Along these same rows, the seed mix was launched, a technique that uses a mixture of seeds of different species, which in the future will provide shade and other resources that will facilitate the growth of the baru tree. In addition, the species included in the mix can also be used for food and marketing. Species that will serve as bait for ants and other insects were also added to the mixture, so those bugs will not destroy species of economic interest, reducing the need to use pesticides.  

Elida Cristina points out that working with this diversity of species is more profitable. “I make a lot more money mixing all these plants than I do on one hectare of a single crop. We make much more profit from planting than from deforestation”, she underlines. The seed mixes in the plantation were composed of native species of the Cerrado and of agronomic use, such as jatobá, araticum, corn, sunflower, beans, annatto and sesame.

The producer recalls that when she took over the property, which totals 12 hectares, the area was completely degraded. “When we got here, there weren't any trees,” she says. Today, more than 80% of the farm has been rehabilitated, including pastures, IFP systems (livestock-forest integration) and agroforestry systems. “When we recover, we are not just planting trees, we are planting food, clean air and water,” she adds.

New models and experiences

Investing in nature conservation, as Elida Cristina has done, is critical to combating the climate crisis. “These new models and experiences are extremely important for the rehabilitation of pastures. The more we integrate crops within an area, the more richness we have in that ecosystem, even if it is an agriculture or livestock environment”, points out Laís Cunha, Conservation analyst at WWF-Brazil. “Brazil already has enough open areas to produce until 2050 without cutting down any trees”.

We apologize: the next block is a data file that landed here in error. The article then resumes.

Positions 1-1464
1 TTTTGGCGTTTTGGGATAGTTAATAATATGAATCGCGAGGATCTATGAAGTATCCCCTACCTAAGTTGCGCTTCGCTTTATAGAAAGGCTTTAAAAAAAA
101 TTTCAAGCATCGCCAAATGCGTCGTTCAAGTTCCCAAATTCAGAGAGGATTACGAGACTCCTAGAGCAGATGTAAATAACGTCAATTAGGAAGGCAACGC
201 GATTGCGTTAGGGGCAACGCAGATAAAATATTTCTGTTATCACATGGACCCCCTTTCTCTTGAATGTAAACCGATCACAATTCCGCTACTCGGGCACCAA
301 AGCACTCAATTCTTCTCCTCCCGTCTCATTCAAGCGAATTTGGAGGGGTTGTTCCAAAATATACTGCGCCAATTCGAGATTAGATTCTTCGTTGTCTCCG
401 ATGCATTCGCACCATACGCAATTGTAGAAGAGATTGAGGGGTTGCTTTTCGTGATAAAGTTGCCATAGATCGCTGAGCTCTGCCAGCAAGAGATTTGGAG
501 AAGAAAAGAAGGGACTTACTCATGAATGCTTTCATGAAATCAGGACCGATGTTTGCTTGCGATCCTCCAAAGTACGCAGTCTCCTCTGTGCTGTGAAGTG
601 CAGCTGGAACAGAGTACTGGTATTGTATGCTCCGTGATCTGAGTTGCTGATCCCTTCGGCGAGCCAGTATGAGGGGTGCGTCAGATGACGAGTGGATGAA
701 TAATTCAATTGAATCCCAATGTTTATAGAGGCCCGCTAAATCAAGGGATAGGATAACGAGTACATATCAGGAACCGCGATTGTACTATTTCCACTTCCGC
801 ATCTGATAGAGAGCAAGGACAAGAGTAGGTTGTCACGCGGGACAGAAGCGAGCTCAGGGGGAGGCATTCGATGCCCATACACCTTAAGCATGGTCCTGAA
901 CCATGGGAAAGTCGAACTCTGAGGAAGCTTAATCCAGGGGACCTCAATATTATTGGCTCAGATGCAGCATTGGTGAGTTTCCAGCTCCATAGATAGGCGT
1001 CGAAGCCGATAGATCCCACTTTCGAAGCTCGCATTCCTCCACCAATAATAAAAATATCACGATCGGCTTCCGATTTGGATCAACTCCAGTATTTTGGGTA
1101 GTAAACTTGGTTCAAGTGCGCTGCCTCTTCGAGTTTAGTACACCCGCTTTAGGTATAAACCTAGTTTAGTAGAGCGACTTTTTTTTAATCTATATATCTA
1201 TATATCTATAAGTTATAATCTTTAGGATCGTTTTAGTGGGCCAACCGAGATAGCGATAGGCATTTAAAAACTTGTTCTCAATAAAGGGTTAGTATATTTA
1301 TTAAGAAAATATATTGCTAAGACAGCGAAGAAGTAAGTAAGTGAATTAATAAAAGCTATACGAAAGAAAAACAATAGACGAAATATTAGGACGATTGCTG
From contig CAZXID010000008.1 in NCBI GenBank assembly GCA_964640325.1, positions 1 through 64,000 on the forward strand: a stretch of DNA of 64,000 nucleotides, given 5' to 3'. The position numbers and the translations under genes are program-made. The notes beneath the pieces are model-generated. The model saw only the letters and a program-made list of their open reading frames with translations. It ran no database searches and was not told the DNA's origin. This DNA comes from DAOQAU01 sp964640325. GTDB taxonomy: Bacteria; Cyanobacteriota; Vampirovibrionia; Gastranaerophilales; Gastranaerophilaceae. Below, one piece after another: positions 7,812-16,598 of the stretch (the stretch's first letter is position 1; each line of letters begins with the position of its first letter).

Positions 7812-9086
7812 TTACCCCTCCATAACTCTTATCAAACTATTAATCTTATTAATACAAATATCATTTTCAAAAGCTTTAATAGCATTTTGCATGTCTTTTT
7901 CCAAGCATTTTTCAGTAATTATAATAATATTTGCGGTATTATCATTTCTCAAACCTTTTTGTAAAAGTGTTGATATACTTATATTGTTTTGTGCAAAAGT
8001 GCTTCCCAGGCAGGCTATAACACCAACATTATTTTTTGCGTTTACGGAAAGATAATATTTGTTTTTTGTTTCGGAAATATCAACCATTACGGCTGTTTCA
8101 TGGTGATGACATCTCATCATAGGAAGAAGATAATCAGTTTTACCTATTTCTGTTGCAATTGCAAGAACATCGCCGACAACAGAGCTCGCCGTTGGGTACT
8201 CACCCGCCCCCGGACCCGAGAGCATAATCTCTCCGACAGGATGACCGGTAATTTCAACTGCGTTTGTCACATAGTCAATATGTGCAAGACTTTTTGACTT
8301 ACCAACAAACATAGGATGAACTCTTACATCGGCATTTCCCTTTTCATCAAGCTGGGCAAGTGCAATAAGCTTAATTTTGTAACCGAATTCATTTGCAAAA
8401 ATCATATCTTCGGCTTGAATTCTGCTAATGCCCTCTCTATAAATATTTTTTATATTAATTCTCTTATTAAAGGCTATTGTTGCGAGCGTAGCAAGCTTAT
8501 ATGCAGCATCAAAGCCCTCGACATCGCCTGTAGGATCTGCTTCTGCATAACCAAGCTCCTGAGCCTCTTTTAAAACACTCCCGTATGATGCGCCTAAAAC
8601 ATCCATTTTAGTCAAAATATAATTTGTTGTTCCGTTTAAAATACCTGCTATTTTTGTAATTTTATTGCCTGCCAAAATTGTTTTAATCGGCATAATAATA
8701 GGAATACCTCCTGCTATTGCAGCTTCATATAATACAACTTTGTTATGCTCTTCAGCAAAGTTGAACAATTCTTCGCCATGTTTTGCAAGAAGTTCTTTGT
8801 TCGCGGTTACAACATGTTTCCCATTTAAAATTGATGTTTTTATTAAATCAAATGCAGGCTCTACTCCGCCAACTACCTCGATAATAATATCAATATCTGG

“Integrating economic activities such as pasture and productive restoration, with marketable species such as baru, expands biodiversity and values local culture, in addition to generating extra income for the producer”, points out Veronica Maioli, specialist in Conservation and Restoration at the WWF-Brazil. “With the model implemented at the Boa Vida farm, we hope to demonstrate in practice that these models are especially interesting for small rural producers, who have a smaller area for cultivation, but also attract medium and large producers, due to their profitability and sustainability, in addition to expand the supply of ecosystem services to the entire region, such as water quality and soil conservation”.

According to MapBiomas data (2020), of the more than 154 million hectares of pastures in Brazil, 14.3% have severe levels of degradation and 38% have levels of degradation considered intermediate. In the Cerrado, in particular, the data reveal that there are more than 48 million hectares of pastures in the biome and of these, more than 57% are at some level of degradation".

Discover the series of studies on pasture rehabilitation

About WWF-Brazil

WWF-Brazil is a Brazilian NGO that has been working collectively for 26 years with partners from civil society, universities, governments and companies across the country to combat socio-environmental degradation and defend people's lives and nature. We are connected in an interdependent network that seeks urgent solutions to the climate emergency. Donate:
Producer Elida Cristina Martins, a reference for female leadership in the sector
© Silas Ismael / WWF-Brasil
The rehabilitation of degraded areas is considered one of the main solutions against new deforestation
© Silas Ismael / WWF-Brasil
The baru tree can exceed 20 metres in height and its fruit, which is one of the protagonists of the socio-biodiversity of the Cerrado
© Silas Ismael / WWF-Brasil
After preparing the soil, the baru seedlings and seeds were placed in rows on the degraded pasture and watered with hydrogel
© Silas Ismael / WWF-Brasil